Money Management

Money managment

The most important part of investing is money management. Money management involves determining how much of your overall portfolio you are willing to put at risk in any one trade and how many contracts your risk tolerance warrants. Proper money management can be the difference between a successful account that you are able to manage far into the future and an unsuccessful account that you seriously erode in six months.

If you’ve ever watched a poker tournament on television you will have seen money management in action. Rarely will you see players push all of their chips into the middle of the table on a single bet. In most cases it would be foolish to do so. If poker players risk only a portion of their money in any one bet they know that, win or lose, they will have the means to play the next hand. Meanwhile if poker players bet everything in one hand the only way they will be able to play the next hand is if they are right. That is a lot of pressure and players have to be looking at some pretty good cards to justify making a bold move like that.

The investors who enjoy the greatest amount of success in their trading are those who have established clearly-defined rules that govern their trading. These rules help them to avoid the money management pitfalls which you just learned about and to keep their emotions under control.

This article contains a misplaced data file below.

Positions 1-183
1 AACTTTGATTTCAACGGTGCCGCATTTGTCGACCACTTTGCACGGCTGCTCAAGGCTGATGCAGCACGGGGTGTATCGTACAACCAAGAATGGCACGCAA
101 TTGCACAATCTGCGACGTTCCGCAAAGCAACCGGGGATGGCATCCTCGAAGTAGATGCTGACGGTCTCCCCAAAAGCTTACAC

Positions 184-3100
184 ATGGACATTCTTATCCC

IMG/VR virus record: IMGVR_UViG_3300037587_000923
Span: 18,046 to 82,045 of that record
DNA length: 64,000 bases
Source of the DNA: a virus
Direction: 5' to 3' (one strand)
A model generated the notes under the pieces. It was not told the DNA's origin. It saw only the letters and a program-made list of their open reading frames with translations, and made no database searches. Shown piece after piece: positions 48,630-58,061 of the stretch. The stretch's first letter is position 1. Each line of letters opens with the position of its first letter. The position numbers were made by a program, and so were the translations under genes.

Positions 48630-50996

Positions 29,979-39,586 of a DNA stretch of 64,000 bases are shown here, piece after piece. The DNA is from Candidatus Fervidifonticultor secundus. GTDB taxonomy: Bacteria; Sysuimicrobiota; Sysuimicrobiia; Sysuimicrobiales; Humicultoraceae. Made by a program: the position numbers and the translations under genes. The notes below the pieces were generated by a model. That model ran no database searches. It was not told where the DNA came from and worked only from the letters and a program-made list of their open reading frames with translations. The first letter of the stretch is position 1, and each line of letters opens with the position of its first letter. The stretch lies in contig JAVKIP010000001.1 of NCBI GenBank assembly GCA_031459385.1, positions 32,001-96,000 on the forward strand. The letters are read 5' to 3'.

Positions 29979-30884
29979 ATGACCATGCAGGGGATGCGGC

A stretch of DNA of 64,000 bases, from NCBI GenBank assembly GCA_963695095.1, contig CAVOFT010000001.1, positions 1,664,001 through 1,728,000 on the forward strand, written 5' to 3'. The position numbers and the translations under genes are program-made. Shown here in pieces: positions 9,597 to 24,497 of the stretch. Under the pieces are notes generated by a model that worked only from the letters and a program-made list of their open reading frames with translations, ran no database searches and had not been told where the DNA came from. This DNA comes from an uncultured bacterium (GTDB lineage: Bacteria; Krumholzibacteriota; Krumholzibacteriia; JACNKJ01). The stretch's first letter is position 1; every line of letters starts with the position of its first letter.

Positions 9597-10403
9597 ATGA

There are really three money management rules you will want to incorporate in your own trading:

  • Live to Trade Another Day
  • Know what you are willing to risk
  • Know how to determine Trade Size

Live to Trade Another Day

Live to trade another day is perhaps the most valuable piece of advice you could receive on investing. Regardless of whether you are right or wrong in your trade analysis, if you live to trade another day you know that you will always have another chance to make money. The other two rules we are going to explain will show you exactly what you must do to survive every day in the stock and CFD market but, as long as you understand and observe this first rule, you will already have an advantage over most investors.